Arvada’s first craft brewery, the Arvada Beer Company, closed just over a year ago, becoming one of the only Denver metro area breweries to shut down in the past decade. Since then, however, the beer scene in this northwestern suburb has flourished rather than faltered: There are now four thriving breweries in Arvada — all of which are growing — and a fifth one on the way.
“Arvada is the seventh-largest city in Colorado, so the beer scene is definitely strong enough for everybody,” says Chris Hill, who opened Odyssey Beerworks in 2013. “It’s been an evolution — not just of people becoming craft-beer drinkers, but of people moving here from other areas in the metro area and bringing their love of craft beer with them.”
Over the past four years, Odyssey has tripled its fermentation capacity so it that can now store up to 180 barrels of beer. Hill also brought in a new head brewer, Joe Savage, from the respected Hangar 24 Brewing in Redlands, California, and the brewery has taken home a gold medal for its Clan Warrior Scotch Ale at the 2016 World Beer Cup and reorganized its lineup of canned beers.
Now, Hill is trying to figure out what the next step is. “I’d like to expand at our current location,” he says. “When we opened, it was a negative, but now it’s a positive, because people come here to get away from everything.” Hill notes that while the brewery needs to grow, he’s hesitant to move or to open a second location, because customers like to come in and hang out with him and Savage. “We’re a brewery, not a bar. People like feeling like they are part of the family. If we moved, it wouldn’t be the same. We wouldn’t have the same culture and environment we’ve built.”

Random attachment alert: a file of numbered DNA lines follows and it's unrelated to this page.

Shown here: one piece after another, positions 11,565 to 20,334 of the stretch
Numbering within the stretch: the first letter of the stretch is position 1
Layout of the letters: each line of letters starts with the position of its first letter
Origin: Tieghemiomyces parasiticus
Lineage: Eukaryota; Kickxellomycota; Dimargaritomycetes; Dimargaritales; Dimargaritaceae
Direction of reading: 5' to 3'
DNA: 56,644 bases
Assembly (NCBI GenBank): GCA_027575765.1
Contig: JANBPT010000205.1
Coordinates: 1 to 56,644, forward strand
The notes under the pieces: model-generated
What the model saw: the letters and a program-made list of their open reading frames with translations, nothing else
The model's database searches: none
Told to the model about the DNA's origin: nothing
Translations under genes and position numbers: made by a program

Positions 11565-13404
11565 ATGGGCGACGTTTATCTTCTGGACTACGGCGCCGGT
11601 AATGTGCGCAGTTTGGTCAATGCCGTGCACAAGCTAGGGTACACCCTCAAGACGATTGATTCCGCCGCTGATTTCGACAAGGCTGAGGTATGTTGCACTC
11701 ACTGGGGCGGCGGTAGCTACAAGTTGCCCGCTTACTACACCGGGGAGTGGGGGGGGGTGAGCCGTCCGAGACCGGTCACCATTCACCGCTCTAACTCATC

And Hill isn’t the only one wrestling with the right way to grow in Arvada.
Spice Trade is the new name for the Yak & Yeti’s brewery.
Spice Trade Brewing Facebook page
In February, the venerable Yak & Yeti brewery and Nepalese-style restaurant announced that it would rebrand the nine-year-old brewing side of its operationin order to distinguish it from the kitchen. The new entity, Spice Trade Brewing, has a new brewer and several new beers. There are also plans to start a production facility and to begin canning several of its flagship beers.
Brewer Jeff Tyler says the goal is to expand the brewery’s reach. “We’ve spent a lot of time thinking about the brand and why people would buy our beer if it were sitting next to the hundreds of others that are available in liquor stores,” he told Westword in a previous interview. “And what we homed in on was our unique cultural and culinary roots.”
Over in Olde Town, New Image Brewing will celebrate its one-year anniversary this week. Founded by Brandon Capps and Sean Fisher, the brewpub — New Image also offers a full dinner menu along with wine and cocktails — found immediate success in the craft-beer scene and has barely been able to keep up with the demand for its canned beers or the brews on tap.
“We’ve been overwhelmed with the response,” Capps says. “We can’t make enough beer.”